Restoring a MySQL Database to a Point in Time
Bytebase is an open source database DevOps tool, it's the GitLab for managing databases throughout the software development lifecycle (SDLC). It offers a web-based workspace for Developers and DBAs to collaborate and execute database changes safely and efficiently.
As an application developer, what would you do if you encountered these scenarios in your daily work?
- Someone accidentally drops a table or deletes a bunch of customer data.
- Team releases a bad version with database changes.
You want a time travel.
For MySQL, this means you would look for the valid backup and the relevant binlog files to recover to a point in the past before the incident occurred. This is a complicated process that requires an experienced DBA to operate. Today, we are introducing Point-in-Time Recovery (PITR) Beta in Bytebase, which enables users to perform this error-prone operation with just a few clicks.
How MySQL PITR works in Bytebase?
- Find the most recent backup before the specified recovery point in time.
- Restore the backup to a temporary database.
- Replay the binlog files to that temporary database up to the specified point in time.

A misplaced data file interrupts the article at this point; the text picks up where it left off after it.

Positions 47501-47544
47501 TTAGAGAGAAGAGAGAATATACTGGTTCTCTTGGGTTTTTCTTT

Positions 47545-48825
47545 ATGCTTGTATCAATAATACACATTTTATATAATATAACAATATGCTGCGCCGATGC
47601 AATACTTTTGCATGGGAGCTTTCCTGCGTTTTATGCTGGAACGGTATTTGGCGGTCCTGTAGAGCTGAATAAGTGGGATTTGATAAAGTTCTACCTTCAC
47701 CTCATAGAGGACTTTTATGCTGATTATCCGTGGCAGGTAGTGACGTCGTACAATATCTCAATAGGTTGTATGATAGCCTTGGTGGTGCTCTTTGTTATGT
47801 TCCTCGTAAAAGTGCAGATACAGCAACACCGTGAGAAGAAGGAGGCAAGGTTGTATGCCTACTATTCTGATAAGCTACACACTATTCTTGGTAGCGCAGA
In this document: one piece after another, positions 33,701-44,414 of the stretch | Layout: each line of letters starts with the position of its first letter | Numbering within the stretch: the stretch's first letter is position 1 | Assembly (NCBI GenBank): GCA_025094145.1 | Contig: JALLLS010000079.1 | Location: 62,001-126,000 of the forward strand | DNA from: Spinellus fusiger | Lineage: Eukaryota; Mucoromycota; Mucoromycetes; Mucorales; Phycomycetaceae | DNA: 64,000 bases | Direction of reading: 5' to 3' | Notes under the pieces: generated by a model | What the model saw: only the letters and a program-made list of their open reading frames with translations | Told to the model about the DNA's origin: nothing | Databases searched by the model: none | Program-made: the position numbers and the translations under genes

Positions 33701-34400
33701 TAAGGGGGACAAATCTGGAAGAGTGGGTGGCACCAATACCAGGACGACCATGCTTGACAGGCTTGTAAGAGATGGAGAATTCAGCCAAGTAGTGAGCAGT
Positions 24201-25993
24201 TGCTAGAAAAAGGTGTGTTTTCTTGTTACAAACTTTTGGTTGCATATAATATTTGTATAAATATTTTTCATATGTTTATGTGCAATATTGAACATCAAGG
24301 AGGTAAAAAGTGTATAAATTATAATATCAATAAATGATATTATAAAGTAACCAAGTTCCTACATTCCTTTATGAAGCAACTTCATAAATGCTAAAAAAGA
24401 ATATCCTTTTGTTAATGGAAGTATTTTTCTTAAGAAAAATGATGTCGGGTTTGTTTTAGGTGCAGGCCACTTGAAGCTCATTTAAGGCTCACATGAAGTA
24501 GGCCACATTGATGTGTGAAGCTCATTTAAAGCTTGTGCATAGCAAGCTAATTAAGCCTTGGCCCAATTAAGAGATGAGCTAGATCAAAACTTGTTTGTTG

- Swap the temporary database with the targeting database.
The last step means Bytebase is doing an in-place database recovery and does not require any application code change.
How to Restore a Database to a Point in Time?
Let’s say there is a MySQL database
db_pitr_example that has two tables
Suddenly, the application goes down since someone accidentally deletes the table
pitr_two. Then, the DBA or the on-call developer needs to restore that deleted table.
The following steps demonstrate how to restore the database
db_pitr_example with PITR.
Step1. Click Restore to point in time under Backup and restore.
Step2. Choose a point in time to restore the database, and click Confirm.
Step3. Click Approve to execute the first task, or reassign it to someone else to review the task first.
After the first task is completed, click Approve again to execute the second task.
Now, the point-in-time recovery for the database is done. The result says that the database
db_pitr_example has performed point-in-time recovery successfully.
Let’s verify tables in the database
db_pitr_example. The deleted table
pitr_two is back again.
We just showed you how Bytebase performs a point-in-time recovery. It’s an in-place recovery, which means it does not require extra work to change the application code after the recovery. To learn more about Point-in-Time Recovery in Bytebase, see our documentation.
Thank you for reading this post. If you have any comments or questions, don’t hesitate to let us know.